The General Chapter is an assembly representative of the whole Institute. It is an expression of the participation of all the Brothers in the life and mission of the Institute, as well as their co-responsibility in its government. It exercises the highest extraordinary authority.
Our Constitutions and Statutes tell us that "the General Chapter is an assembly representative of the whole Institute. It is an expression of the participation of all the Brothers in the life and mission of the Institute, as well as their co-responsibility in its government. It exercises the highest extraordinary authority”. The ordinary General Chapter has the following functions:to elect the Brother Superior General, the Brother Vicar General and the members of the General Council, as prescribed in the proper law of the Institute; to deal with major issues concerning the nature, aim and spirit of the Institute, and to further their renewal and adaptation, preserving all the while the spiritual heritage of the Institute;to draw up Statutes for the whole Institute;to put before the Holy See the modifications that may be needed on some points of the Constitutions."
And so, the Chapter is, above all and before all, a coming together of Brothers. Having made this clear, we would add that nothing should impede anything that might widen the range of consutation during the time of preparation, nor is the presence of observers, consultors and other persons excluded in the Chapter sessions, when such presence would serve to support the work the delegates have before them. With these same criteria in mind, the members of the XX General Chapter authorized the Superior General and his Council to invite a variety of persons to the Chapter. However their number must not exceed 15% of the total number of capitulants. The Superior General and his Council should consult with the Preparatory Commission to determine the form of participation of the invited guests and to set the length of time they will be present. In every instance, the right to vote in making decisions at the Chapter is reserved to the Brother capitulants.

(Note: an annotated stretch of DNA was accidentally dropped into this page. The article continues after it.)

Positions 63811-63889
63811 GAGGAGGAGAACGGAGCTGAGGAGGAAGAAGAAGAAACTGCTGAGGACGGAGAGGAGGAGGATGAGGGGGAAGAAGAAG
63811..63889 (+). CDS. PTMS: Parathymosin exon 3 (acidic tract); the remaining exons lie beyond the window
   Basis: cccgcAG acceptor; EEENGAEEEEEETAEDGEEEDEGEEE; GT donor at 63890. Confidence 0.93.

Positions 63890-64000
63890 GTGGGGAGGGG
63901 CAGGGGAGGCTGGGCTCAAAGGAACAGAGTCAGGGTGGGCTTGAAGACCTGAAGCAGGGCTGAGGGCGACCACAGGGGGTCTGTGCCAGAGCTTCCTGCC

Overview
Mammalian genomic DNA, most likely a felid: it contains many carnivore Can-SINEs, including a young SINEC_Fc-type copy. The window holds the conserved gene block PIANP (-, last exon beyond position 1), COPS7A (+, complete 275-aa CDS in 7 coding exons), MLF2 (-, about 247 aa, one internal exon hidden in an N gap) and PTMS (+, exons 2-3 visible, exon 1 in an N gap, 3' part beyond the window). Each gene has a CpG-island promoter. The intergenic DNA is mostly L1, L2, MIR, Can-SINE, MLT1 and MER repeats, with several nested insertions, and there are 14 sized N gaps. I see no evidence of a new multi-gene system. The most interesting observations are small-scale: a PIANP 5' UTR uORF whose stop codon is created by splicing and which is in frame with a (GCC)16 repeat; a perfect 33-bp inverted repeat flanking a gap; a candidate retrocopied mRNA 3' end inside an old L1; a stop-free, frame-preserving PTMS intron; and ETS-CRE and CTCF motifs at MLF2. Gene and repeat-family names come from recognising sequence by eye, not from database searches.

Secondly, a General Chapter is a meeting of the Brothers, not only of the superiors of the Institute. Therefore, the number of elected delegates should exceed by 15 the number of members by right. The members of the Chapter, whether as a whole or through the commissions that may be formed to do the work of the Chapter, may seek, if needed, the help of experts as a means of carrying out their assigned tasks.